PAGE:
Hebrews Chapter 1

As a Christian I am always wrestling to comprehend the trinity… “God in three persons blessed trinity” as the famous hymn “Holy, Holy, Holy” proclaims. 

Here in Hebrews chapter 1 of the new testament the author gives us some insight into the relationship between God the Father and God the Son.  He actually recites verses from the old testament and from the new testament where God the Father speaks of his Son.  Verses 8 and 9 particularly caught my attention where I believe God the Father refers to Jesus as God, “therefore O’ God, your God has anointed you, pouring out the oil of joy on you more than anyone else”.  Over the years I have grown to appreciate that without God in three persons I likely would not know God at all.  That it takes all three to reach me.  I love the emphasis that Catholic Christians put on the trinity, crossing themselves in the name of God the Father, God the Son and God the Holy Spirit.

But as with the new testament in its’ entirety and possibly the bible in its’ entirety, I see this chapter as God the Father glorifying Jesus, God the Son.

Philemon

Philemon is one of the shortest books in the Bible, and often overlooked (at least by me).  It is easy to miss the significance of this letter, but there is a lot going on in these 25 verses!  One commentary I read suggested that this little letter is a “brilliant affirmation of Christian ethics” and “altered humanity’s attitude toward the institution of slavery” more than any other document.   Wow, and all that in 25 verses!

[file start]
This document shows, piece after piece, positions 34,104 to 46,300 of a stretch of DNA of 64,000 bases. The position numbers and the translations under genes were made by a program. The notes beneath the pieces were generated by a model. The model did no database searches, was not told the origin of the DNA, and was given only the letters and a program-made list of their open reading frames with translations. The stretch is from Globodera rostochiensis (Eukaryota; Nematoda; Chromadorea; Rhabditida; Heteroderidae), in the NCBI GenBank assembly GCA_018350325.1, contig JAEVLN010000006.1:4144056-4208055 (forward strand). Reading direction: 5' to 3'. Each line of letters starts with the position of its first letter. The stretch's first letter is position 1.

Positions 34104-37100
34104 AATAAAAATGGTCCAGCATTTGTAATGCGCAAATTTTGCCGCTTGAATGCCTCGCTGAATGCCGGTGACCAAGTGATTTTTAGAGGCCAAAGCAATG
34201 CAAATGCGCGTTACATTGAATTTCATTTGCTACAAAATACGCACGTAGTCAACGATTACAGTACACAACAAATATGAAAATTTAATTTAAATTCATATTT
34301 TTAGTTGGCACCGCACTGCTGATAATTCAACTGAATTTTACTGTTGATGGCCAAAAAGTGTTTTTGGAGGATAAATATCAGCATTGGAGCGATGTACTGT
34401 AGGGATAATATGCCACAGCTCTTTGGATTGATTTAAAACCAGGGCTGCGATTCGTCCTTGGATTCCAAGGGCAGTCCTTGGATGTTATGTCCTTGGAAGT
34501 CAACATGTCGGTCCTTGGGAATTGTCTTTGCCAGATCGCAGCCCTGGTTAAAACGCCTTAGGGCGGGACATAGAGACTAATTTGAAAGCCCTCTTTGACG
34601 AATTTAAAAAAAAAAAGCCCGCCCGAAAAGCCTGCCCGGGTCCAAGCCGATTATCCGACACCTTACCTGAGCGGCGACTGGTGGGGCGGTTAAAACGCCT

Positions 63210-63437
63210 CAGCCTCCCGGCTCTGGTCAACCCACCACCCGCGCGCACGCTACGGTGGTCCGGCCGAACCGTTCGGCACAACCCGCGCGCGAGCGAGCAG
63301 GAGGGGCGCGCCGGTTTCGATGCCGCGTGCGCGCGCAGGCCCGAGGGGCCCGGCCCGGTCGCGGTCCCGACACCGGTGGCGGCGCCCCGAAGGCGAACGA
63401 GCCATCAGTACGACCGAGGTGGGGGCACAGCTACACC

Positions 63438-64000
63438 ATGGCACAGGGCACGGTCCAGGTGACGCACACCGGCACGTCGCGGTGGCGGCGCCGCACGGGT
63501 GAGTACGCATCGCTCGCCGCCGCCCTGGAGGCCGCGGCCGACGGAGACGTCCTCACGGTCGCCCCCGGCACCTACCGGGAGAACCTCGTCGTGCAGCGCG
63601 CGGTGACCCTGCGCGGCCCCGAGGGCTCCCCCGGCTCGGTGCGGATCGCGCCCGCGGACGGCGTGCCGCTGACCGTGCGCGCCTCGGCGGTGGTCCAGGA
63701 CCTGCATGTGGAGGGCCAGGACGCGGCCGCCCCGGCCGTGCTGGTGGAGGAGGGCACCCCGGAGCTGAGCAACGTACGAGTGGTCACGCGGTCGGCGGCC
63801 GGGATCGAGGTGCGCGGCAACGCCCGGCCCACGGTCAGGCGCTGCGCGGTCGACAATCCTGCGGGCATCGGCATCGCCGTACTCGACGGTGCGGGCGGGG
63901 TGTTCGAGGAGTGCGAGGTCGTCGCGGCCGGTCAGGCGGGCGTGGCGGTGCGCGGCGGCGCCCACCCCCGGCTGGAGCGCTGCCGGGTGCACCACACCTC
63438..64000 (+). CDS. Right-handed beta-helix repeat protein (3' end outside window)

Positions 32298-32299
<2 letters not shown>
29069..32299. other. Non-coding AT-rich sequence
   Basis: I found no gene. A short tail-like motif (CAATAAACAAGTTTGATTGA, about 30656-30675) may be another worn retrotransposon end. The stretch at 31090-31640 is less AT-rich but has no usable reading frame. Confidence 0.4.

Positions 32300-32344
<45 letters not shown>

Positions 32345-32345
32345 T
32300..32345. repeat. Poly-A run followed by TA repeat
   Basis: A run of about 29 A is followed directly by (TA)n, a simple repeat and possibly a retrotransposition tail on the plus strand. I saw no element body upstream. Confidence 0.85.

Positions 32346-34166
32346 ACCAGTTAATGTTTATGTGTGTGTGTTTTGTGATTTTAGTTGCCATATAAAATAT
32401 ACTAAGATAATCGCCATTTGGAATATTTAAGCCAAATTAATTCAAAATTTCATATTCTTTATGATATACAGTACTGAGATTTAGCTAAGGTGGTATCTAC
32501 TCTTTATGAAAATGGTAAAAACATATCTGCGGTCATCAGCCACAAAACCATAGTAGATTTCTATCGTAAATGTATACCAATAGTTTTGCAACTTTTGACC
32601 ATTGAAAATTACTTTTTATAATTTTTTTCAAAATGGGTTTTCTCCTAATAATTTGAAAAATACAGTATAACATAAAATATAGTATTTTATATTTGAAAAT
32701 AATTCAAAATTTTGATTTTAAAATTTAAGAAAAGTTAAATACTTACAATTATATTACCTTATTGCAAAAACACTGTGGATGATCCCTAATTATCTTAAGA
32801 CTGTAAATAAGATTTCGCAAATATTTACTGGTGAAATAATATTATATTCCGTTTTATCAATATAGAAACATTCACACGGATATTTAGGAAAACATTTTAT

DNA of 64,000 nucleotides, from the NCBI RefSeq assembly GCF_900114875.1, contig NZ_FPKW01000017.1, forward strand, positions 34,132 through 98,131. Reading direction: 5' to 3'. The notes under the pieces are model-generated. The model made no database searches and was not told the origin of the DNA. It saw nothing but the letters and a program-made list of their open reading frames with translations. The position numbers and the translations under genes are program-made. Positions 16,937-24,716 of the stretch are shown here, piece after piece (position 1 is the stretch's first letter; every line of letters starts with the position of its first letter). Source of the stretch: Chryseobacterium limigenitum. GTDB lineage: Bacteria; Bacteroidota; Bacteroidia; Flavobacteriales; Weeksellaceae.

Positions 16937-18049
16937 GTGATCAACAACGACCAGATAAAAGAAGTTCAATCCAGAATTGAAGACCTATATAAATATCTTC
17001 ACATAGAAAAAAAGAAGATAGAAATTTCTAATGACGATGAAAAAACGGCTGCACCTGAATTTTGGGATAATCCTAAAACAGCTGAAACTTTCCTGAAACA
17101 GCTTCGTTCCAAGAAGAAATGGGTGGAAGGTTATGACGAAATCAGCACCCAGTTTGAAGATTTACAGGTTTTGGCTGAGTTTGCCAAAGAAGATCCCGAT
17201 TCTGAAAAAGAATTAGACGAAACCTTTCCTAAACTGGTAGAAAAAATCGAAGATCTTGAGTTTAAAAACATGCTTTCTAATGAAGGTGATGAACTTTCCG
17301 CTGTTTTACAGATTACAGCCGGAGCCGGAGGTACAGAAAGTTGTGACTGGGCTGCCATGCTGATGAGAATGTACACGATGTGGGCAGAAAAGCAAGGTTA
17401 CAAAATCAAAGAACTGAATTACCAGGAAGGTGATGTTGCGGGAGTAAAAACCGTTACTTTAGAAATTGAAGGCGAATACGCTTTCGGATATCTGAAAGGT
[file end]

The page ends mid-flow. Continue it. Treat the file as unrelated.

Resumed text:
The context of this letter is Paul writing to a beloved co-worker Philemon on behalf of a runaway slave Onesimus. Philemon was an early convert of Paul and likely a man of means as a church in Colossae met in his home and he owned slaves.  Onesimus was his slave who ran away and perhaps even stole money from Philemon. Through God’s providence, Onesimus meets Paul in Rome and becomes a Christian.  Paul is sending Onesimus back to Philemon to set things right, and makes a bold request for his freedom.

A couple takeaways from this letter for me:

1.    Paul models leadership rooted in love and friendship instead of power and authority. Although he could have demanded Philemon do the right thing, he preferred to simply ask because of their love.  In pursuing the right thing, Paul makes sure he doesn’t hurt Philemon in the process.  He is bold in his request for sure, but Paul demonstrates that how we do things as Christians is very important.